Kingfisher Airlines had to return aircraft to GE Commercial for non-payment. There were other issues with engine suppliers which kept other planes grounded. Pilots left unpaid.

        Force India did not pay Aerolab for their work, the high court ordered Mallya to pay up just over a million euros, plus damages, plus interest, that payment is now likely delayed yet again pending this latest legal wrangle.

        With that supporting evidence available in the public domain, I do not share any of your concern regarding potential for defamation.

        The reason it is very relevant, is that if you contract an architect for a design, fail to pay him, you don’t get to be upset if elements of that design appear in work for another customer.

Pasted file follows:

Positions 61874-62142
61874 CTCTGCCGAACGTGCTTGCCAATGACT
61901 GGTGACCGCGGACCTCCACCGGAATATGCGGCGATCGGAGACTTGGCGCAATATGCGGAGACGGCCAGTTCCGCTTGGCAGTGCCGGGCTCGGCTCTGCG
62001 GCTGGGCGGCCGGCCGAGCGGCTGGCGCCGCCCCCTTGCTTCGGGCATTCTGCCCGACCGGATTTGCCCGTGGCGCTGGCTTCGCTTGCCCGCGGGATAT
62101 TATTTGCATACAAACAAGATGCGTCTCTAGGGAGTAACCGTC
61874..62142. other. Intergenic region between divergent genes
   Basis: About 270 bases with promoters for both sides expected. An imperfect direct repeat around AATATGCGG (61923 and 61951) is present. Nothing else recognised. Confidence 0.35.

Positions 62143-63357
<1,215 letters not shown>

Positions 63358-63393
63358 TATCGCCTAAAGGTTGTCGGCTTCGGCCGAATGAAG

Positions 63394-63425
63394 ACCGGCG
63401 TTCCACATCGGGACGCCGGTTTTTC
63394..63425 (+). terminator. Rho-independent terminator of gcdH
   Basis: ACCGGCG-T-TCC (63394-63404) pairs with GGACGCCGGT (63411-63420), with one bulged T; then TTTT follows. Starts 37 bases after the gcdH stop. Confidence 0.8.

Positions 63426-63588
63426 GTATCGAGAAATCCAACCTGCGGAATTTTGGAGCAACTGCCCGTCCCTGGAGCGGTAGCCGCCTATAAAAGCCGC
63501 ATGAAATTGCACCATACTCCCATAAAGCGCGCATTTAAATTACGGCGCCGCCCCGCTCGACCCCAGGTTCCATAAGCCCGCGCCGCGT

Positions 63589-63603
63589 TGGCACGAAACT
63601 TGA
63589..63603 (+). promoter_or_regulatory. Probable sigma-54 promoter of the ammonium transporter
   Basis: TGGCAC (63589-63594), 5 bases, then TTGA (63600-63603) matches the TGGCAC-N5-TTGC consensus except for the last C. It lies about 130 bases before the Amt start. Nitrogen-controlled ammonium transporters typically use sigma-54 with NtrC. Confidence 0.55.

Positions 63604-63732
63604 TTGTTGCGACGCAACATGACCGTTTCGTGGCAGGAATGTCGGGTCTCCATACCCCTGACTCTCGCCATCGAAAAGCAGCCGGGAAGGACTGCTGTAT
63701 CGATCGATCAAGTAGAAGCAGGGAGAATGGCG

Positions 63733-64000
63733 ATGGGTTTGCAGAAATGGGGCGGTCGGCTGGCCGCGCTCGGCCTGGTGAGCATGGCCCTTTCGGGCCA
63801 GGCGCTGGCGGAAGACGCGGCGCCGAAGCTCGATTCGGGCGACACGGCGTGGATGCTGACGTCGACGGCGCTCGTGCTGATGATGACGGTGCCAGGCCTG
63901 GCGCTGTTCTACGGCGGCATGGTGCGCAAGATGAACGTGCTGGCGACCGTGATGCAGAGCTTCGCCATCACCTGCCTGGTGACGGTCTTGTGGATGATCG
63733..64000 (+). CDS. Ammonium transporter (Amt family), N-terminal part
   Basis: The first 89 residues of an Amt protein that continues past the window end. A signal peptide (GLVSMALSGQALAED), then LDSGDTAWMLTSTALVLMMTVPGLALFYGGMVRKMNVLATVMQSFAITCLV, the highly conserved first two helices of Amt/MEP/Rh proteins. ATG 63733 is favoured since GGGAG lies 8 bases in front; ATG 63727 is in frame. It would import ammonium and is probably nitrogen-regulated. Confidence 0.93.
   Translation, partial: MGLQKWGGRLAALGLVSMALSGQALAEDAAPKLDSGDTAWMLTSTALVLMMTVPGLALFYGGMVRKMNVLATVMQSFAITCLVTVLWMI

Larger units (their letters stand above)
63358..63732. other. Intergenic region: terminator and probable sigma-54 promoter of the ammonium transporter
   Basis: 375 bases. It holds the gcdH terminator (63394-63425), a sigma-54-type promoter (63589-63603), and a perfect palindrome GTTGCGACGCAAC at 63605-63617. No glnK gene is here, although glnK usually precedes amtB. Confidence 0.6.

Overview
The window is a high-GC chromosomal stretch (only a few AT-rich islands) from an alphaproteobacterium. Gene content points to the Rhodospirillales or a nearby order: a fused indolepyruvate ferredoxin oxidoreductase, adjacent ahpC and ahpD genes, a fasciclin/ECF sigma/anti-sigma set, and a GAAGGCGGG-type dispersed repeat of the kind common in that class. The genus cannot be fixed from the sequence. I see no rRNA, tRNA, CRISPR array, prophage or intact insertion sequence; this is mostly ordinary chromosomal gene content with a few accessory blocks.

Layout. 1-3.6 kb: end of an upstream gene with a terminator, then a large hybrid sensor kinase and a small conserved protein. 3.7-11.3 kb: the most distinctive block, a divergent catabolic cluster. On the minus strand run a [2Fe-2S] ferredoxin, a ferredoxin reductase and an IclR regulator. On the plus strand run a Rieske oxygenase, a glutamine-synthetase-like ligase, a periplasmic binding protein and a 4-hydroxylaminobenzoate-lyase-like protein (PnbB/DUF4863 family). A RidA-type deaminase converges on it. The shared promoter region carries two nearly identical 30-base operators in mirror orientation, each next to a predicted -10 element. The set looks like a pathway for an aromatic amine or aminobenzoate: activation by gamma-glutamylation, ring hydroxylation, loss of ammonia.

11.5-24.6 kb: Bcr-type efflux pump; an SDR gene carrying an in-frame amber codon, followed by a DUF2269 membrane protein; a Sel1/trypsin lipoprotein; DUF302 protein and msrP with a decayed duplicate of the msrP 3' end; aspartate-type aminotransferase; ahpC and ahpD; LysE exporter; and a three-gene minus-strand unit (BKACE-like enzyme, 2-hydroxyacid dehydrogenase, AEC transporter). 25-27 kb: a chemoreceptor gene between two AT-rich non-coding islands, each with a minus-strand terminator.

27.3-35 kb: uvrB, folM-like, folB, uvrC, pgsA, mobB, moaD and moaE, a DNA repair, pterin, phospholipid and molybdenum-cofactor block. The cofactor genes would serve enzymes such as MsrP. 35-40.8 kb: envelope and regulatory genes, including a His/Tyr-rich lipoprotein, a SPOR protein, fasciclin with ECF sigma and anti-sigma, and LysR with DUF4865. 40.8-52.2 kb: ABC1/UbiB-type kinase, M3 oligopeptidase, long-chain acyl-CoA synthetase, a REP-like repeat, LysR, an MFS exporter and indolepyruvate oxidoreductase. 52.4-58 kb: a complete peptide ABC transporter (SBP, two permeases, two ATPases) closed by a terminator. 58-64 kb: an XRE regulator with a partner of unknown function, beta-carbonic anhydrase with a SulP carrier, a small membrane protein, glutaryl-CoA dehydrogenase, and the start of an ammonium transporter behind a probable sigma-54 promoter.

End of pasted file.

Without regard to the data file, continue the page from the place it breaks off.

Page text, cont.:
Let’s see what Aerolab say:
        “Aerolab/Fondtech vigorously denies any wrongdoing and has provided Lotus Racing with a full indemnity in relation to the claim.”

        A photo of a wind-tunnel wheel that you didn’t ever pay for … we are gonna need a bit more than that to make this case stick.
        So like I say, unless Mallya has found a binder of Force India drawings in a Norfolk copy-shop, I don’t see him getting much joy out of pursuing Team Lotus and all his ex-engineers.

        (James, a correction for the typo in your last paragraph, the model was supplied by FondTech, the parent company of Aerolab.
        Fomtech happens to be a fibre optics company entirely unrelated).

      2. Rich C says: